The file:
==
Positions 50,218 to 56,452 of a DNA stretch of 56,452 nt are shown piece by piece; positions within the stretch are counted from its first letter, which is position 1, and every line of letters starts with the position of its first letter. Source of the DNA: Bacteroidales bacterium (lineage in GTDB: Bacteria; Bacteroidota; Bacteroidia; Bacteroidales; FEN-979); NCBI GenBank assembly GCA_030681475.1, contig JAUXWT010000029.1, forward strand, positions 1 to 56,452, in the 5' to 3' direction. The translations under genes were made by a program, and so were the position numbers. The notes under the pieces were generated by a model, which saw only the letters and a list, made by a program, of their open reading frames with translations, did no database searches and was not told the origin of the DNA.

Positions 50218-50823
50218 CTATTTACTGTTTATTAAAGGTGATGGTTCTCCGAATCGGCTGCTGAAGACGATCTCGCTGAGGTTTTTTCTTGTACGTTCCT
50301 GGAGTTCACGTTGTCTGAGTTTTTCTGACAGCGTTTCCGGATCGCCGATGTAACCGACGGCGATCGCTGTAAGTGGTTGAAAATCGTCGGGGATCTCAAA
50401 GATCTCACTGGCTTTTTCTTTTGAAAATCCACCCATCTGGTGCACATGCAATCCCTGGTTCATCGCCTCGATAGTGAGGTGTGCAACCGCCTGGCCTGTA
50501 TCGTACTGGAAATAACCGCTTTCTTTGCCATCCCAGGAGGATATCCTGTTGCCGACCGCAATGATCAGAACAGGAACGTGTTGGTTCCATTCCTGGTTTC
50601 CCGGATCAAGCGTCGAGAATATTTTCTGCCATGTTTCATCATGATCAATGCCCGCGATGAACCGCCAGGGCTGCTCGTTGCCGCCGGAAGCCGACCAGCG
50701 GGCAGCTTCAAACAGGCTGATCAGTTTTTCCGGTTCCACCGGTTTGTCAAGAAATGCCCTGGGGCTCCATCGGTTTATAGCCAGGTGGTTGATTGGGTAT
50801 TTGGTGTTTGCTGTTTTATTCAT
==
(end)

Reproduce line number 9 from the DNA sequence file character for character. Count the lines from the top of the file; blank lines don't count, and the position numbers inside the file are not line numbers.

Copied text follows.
50801 TTGGTGTTTGCTGTTTTATTCAT